"The upshot is that you can place these galaxies in 3D space. To survey the sky quickly, you want to look at a lot of the sky in one go, which is what Europe is concentrating on. The SKA frequency spectrum covers from 70MHz to 10GHz. For the phased arrays we are concentrating on frequencies below the magic 1.4GHz hydrogen emission."

SKA in Europe

As part of its involvement with SKA, Europe plans to build a phase array where thousands of 20 x 20 cm antenna elements are spaced at half-wavelength distances from each other.

The aim is to emulate the image formed by a single, steerable, huge dish. Although there is no problem with merging all the signals into one, the phases and path lengths recorded at each of the antennas need to be corrected. One can do the same with a phased array by using digitally controlled time delays between elements rather than steering a dish. With the correct delays, each element's signal will be in phase with the others on the array. By aligning phases for multiple receivers and then adding all the signals together, a phased array achieves electronically what a dish does by mechanical means with a single receiver and reflector.

Faulkner explains that once you introduce the idea of electronic correction, "there is a huge advantage: by using high-speed digital signal processing we can perform the same process again for a second beam and repeat many times to produce hundreds of beams on different parts of the sky. This is what gives aperture phased arrays their extraordinary survey performance. The signals from all the 250 phased array stations are combined in a central processing facility to provide exquisitely detailed images of large portions of the sky with great sensitivity.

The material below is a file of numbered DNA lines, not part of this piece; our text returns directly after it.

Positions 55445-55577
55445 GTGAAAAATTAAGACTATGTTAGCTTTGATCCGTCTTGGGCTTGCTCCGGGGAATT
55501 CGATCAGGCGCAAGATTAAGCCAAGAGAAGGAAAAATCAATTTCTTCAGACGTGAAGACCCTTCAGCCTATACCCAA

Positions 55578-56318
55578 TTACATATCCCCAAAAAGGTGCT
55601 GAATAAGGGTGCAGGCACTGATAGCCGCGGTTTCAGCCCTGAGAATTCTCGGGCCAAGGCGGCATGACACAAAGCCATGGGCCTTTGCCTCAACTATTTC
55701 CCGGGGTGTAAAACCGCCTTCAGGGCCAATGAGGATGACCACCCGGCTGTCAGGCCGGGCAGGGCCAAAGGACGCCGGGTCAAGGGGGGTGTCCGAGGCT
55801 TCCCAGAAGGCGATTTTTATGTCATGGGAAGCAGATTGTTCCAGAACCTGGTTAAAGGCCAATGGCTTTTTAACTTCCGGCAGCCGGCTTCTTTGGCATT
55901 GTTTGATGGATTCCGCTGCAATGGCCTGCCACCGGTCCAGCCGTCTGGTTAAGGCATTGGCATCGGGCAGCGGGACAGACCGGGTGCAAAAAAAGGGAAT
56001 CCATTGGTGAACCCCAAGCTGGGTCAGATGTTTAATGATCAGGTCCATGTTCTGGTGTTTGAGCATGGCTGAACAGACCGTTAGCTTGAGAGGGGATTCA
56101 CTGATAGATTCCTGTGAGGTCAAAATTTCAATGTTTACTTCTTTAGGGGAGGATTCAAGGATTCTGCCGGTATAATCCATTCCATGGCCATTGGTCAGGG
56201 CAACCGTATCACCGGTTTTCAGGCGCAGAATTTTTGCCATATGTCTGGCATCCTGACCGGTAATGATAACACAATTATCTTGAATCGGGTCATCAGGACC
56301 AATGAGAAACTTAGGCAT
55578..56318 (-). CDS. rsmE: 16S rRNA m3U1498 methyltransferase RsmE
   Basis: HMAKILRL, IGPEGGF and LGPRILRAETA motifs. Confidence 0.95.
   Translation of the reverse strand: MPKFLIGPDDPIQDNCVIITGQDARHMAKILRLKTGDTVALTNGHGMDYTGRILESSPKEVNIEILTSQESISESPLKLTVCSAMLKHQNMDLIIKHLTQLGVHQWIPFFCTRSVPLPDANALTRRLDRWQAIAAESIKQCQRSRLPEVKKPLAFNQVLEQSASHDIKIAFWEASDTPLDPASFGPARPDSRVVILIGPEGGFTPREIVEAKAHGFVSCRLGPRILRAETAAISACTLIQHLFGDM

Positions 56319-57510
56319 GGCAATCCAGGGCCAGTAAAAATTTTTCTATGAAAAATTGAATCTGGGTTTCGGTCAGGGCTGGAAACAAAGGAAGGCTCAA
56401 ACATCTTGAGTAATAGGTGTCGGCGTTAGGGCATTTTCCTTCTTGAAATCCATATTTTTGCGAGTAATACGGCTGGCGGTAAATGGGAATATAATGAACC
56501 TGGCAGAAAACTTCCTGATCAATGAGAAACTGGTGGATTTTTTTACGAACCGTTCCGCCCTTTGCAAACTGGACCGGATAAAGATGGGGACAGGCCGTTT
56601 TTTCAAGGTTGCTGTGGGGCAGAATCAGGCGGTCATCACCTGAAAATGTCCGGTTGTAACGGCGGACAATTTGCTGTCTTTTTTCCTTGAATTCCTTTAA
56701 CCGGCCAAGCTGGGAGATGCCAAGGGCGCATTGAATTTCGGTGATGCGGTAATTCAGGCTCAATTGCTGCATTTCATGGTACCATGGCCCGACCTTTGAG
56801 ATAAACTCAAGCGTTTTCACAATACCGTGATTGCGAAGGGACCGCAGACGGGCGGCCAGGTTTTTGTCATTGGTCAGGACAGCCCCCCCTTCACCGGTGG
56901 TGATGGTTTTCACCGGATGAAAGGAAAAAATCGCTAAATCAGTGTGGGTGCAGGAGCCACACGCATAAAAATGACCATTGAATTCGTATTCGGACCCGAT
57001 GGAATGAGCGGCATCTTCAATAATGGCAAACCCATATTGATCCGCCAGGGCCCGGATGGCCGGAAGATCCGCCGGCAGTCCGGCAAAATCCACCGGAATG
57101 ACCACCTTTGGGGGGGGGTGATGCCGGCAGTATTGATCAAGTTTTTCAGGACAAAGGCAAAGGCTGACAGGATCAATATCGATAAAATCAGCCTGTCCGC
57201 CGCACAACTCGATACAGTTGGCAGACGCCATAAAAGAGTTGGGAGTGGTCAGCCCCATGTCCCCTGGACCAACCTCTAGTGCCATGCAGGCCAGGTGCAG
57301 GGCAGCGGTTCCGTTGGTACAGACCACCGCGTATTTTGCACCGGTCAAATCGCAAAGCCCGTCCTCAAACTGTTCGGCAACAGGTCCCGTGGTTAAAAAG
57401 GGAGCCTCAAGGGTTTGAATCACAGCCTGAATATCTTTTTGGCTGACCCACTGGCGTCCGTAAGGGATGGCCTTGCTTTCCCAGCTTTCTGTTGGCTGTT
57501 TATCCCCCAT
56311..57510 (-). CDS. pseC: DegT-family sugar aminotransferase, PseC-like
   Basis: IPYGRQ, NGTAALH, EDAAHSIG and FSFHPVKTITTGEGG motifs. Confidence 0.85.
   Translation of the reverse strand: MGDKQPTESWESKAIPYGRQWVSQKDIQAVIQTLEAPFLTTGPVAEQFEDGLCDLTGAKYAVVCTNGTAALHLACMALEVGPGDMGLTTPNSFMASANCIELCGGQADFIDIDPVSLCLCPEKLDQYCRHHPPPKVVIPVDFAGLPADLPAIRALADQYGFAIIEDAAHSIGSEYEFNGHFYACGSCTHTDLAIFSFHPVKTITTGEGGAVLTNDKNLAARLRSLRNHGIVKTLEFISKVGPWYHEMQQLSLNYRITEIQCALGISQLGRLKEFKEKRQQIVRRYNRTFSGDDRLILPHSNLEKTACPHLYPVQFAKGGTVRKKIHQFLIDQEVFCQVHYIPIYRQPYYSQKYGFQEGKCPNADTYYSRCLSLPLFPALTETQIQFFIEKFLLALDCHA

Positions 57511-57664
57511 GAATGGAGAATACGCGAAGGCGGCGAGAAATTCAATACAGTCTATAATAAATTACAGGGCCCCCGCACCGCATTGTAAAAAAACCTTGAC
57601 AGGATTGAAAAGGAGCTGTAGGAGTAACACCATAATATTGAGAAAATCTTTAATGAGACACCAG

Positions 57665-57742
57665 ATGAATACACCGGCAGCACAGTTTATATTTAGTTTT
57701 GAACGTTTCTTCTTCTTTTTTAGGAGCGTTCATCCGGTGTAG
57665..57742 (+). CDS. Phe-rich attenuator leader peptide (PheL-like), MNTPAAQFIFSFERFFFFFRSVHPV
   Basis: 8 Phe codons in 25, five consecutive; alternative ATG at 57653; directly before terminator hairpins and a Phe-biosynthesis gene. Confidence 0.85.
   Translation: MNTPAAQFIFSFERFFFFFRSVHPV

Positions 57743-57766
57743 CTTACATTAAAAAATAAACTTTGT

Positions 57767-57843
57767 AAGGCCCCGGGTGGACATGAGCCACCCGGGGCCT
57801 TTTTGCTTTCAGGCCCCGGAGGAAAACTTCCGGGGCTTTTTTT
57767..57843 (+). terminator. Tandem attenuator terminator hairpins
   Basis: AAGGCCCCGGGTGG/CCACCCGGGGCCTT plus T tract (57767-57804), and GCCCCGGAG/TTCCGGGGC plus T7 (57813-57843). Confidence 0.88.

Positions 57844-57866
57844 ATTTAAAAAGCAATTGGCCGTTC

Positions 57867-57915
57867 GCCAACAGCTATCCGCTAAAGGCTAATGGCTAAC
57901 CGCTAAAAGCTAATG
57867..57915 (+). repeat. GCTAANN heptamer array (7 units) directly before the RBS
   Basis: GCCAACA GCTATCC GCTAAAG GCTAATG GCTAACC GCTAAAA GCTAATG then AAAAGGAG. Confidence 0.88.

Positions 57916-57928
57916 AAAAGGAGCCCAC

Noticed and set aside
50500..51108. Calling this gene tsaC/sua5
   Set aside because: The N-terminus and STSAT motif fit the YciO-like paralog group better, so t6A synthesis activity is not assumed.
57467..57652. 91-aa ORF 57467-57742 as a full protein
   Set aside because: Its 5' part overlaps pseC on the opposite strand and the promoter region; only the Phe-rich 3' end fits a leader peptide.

"This is a flexible collecting area. Pulsars were detected with a relatively low frequency phased array. We are trying to operate up to about 1GHz with the SKA phased array, which has many more elements. As with all receivers, you still need analogue amplifiers for weak signals before processing in the digital domain. The sensitivity of the telescope is going to be very dependent on the design of the front-end receiver and low-noise amplifier. If you can double the sensitivity, you can halve the area needed.

"Conveniently, what radio telescopes receive is Gaussian noise - if you see anything else, this is interference. You take each element, which has two receiver chains for each polarisation, amplify the signal and digitise it. Each SKA phased array will be in the order of 60m diameter, comprising around 150,000 receiver chains. With a total of 250 arrays for the SKA, you can end up with 30 or 40 million receiver chains, but the flexibility and performance you will get is really quite astonishing. You can choose whether to see more of the sky in a narrow bandwidth, or less of the sky at wider bandwidth."

As one of the countries shortlisted to host the SKA, South Africa is building an SKA technology pathfinder telescope. The Karoo Array Telescope (KAT) will be sited in the Northern Cape Province on 14,000 hectares of land purchased in March 2008. Subsequently renamed MeerKAT when more funding was obtained (meer is the Afrikaans word for more), the Astronomy Geographic Advantage Act was enacted to protect minimum of 12.5 million hectares designated as astronomy reserve.

The Hartebeesthoek Radio Astronomy Observatory (HartRAO), located north-west of Johannesburg, constructed a prototype 15m dish optimised for thermal performance, low tooling cost and on-site moulding. Dr Michael Gaylard, programme leader for Single Dish Astronomy, says a 12m dish has now been specified by SKA for mass production.

"In addition to radio frequency interference, the presence of clouds also hinders satellite reception. Water absorbs the radio signals you want to observe and radiates at 22GHz itself, so you want as high an altitude as possible to reduce the amount of the Earth's atmosphere," Gaylard explains.